New York City’s decision to give prominently posted letter grades to restaurants has doubtless been successful, based on measures of safety. For example, salmonella cases related to restaurant meals have dropped by 14 percent since the grading process began in July 2010. That’s certainly good, but according to The New York World, restaurant fines have gone up dramatically and the city appears to be using this process to help bring in revenues – not just clean up eateries.
Maybe higher fines are helping force restaurants to come up to standards more quickly, but we think that the city needs to be careful about this business. It just can’t be good if the public gets the idea that the city’s goal is cash instead of safety. At some point, we speculate, that’ll diminish the persuasive power of the grades themselves.
There are lots of ways to determine priorities in road projects. In some places, decisions are made based on proximity to powerful or well-off voting blocs. In others, it’s a kind of willy-nilly process made behind doors that are ajar at best. Still others use a somewhat more sophisticated, fair-minded approach, and North Carolina’s Department of Transportation appears to be ready to join that group.
It’s developed a “new scoring system, which will take into account a range of data on everything from congestion and travel time to safety and economic competitiveness [and] will be used to prioritize projects in categories at the state, regional and local level,” according to The Business Journal.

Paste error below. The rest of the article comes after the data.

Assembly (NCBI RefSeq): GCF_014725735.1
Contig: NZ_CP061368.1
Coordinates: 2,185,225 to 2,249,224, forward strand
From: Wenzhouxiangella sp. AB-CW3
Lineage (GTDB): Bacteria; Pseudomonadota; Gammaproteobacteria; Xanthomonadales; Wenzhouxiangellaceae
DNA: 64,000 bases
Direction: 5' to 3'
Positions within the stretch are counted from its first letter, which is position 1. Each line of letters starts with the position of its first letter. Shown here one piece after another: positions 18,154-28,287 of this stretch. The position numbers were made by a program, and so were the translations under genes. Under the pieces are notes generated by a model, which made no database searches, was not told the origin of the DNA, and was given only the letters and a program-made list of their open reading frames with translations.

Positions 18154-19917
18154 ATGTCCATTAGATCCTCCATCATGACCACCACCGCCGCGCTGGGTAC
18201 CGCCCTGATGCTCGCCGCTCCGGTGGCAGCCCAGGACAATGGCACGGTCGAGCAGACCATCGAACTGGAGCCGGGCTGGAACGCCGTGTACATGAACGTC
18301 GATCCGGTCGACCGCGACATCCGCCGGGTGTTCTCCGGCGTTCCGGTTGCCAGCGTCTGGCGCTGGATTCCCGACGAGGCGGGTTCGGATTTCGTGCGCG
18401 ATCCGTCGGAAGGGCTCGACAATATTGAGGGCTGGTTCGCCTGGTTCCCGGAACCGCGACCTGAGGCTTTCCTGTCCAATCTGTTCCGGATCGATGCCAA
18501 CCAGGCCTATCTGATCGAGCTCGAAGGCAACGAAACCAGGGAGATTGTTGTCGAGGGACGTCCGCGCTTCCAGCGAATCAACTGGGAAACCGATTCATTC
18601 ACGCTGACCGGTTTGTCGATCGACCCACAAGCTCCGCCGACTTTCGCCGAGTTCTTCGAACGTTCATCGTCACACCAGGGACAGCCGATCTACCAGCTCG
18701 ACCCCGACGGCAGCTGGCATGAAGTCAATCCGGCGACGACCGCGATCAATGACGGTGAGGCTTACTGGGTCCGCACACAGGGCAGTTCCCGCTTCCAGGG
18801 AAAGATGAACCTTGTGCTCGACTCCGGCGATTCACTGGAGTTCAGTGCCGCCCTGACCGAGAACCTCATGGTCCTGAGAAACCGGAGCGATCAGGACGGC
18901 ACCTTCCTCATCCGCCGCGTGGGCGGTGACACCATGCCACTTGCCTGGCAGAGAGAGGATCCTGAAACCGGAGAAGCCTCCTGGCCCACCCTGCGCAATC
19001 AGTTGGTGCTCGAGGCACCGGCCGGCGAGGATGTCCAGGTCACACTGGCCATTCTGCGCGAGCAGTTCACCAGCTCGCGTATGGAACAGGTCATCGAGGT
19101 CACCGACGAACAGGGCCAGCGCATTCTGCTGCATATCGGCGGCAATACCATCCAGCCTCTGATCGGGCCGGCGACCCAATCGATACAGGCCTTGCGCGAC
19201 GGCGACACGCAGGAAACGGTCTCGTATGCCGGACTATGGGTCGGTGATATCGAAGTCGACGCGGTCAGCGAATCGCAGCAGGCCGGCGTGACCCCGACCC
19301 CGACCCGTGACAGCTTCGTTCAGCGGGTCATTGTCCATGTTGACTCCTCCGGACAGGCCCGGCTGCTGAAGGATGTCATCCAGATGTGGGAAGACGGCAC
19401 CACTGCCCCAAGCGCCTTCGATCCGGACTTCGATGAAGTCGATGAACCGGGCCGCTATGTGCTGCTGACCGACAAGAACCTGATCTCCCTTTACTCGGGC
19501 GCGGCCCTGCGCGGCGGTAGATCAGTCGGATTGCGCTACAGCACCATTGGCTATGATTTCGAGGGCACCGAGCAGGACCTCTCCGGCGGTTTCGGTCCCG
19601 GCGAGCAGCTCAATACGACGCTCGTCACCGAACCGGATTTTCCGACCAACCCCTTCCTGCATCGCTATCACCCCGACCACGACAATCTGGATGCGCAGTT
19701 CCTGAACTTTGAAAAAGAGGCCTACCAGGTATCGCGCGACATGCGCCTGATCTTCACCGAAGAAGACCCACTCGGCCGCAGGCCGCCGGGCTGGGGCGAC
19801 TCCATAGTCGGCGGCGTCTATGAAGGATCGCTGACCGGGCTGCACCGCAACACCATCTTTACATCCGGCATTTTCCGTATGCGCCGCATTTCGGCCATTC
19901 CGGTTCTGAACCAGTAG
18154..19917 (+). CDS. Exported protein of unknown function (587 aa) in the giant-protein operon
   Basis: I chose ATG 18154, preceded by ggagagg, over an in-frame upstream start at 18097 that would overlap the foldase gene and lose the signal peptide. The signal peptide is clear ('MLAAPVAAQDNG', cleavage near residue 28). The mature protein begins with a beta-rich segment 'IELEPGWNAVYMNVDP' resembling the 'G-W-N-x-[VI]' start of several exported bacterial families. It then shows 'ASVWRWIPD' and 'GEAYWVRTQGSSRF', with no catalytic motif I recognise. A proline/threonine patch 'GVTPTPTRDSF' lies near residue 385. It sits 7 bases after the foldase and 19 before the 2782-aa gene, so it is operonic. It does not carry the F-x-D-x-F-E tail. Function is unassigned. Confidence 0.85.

Regular readers of the B&G Report or our Smart Management column may recall our interest in states’ inspectors general and the remarkable amount of information they gather and disclose – much of it beyond simple fraud investigations. The state of Connecticut recently gathered an informative list of the inspectors general offices in the states and their various functions. It’s worth taking a look.
Ted Zaleski is the director of the Department of Management and Budget in Carroll County, Md. He’s also one of our most frequent correspondents. Just a little while ago, he responded to an item we wrote about the need for context when publishing big, scary numbers. “Things like this drive me crazy,” wrote Zaleski, offering a few examples:
“Someone was sharing their amazement over the size of Virginia’s surplus with me a couple years ago. They were a lot less amazed after I told them what it was as a percent of the budget.” “With all of the talk about pension and OPEB obligations (I’m in no way dismissing the concerns), it is astounding to me that no one ever talks about the idea that these are estimates of the money that might be paid out over decades. There are lots of assumptions built into the estimates. Some might understate what will happen, but some might also overstate what will happen.” “Sometimes you will see a newspaper article about an agency sending checks to dead people. They tell you that there were 50 erroneous checks, but not that they were 0.004% of all of the checks. Sometimes I wonder if the headline wouldn’t be more appropriately focused on the admirably low number of errors.”